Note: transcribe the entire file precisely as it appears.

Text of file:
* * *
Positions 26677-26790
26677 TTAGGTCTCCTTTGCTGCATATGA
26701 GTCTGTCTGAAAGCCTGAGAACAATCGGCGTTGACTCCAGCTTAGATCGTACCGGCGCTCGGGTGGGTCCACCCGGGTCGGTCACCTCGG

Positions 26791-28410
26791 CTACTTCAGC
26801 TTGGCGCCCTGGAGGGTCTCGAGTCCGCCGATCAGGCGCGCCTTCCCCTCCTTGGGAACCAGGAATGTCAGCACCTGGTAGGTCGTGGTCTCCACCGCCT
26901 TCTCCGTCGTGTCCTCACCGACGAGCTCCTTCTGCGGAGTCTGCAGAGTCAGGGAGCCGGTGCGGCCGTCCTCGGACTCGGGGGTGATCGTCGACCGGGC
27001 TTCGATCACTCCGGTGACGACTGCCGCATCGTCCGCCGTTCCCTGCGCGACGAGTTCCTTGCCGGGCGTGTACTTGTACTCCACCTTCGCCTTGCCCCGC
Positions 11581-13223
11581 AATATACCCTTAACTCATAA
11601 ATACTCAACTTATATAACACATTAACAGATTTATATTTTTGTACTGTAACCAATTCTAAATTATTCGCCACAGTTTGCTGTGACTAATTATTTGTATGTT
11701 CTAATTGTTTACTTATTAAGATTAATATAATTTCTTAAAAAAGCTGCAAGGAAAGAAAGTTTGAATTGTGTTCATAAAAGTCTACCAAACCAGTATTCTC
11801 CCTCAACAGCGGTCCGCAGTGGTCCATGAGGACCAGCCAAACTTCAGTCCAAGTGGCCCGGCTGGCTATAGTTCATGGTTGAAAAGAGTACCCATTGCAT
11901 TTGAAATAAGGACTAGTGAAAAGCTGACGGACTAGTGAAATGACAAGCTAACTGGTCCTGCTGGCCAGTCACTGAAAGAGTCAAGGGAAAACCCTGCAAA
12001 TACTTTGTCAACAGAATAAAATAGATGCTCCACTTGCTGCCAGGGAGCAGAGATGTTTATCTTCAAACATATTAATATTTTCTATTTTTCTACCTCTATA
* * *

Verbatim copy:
Positions 26677-26790
26677 TTAGGTCTCCTTTGCTGCATATGA
26701 GTCTGTCTGAAAGCCTGAGAACAATCGGCGTTGACTCCAGCTTAGATCGTACCGGCGCTCGGGTGGGTCCACCCGGGTCGGTCACCTCGG

Positions 26791-28410
26791 CTACTTCAGC
26801 TTGGCGCCCTGGAGGGTCTCGAGTCCGCCGATCAGGCGCGCCTTCCCCTCCTTGGGAACCAGGAATGTCAGCACCTGGTAGGTCGTGGTCTCCACCGCCT
26901 TCTCCGTCGTGTCCTCACCGACGAGCTCCTTCTGCGGAGTCTGCAGAGTCAGGGAGCCGGTGCGGCCGTCCTCGGACTCGGGGGTGATCGTCGACCGGGC
27001 TTCGATCACTCCGGTGACGACTGCCGCATCGTCCGCCGTTCCCTGCGCGACGAGTTCCTTGCCGGGCGTGTACTTGTACTCCACCTTCGCCTTGCCCCGC
Positions 11581-13223
11581 AATATACCCTTAACTCATAA
11601 ATACTCAACTTATATAACACATTAACAGATTTATATTTTTGTACTGTAACCAATTCTAAATTATTCGCCACAGTTTGCTGTGACTAATTATTTGTATGTT
11701 CTAATTGTTTACTTATTAAGATTAATATAATTTCTTAAAAAAGCTGCAAGGAAAGAAAGTTTGAATTGTGTTCATAAAAGTCTACCAAACCAGTATTCTC
11801 CCTCAACAGCGGTCCGCAGTGGTCCATGAGGACCAGCCAAACTTCAGTCCAAGTGGCCCGGCTGGCTATAGTTCATGGTTGAAAAGAGTACCCATTGCAT
11901 TTGAAATAAGGACTAGTGAAAAGCTGACGGACTAGTGAAATGACAAGCTAACTGGTCCTGCTGGCCAGTCACTGAAAGAGTCAAGGGAAAACCCTGCAAA
12001 TACTTTGTCAACAGAATAAAATAGATGCTCCACTTGCTGCCAGGGAGCAGAGATGTTTATCTTCAAACATATTAATATTTTCTATTTTTCTACCTCTATA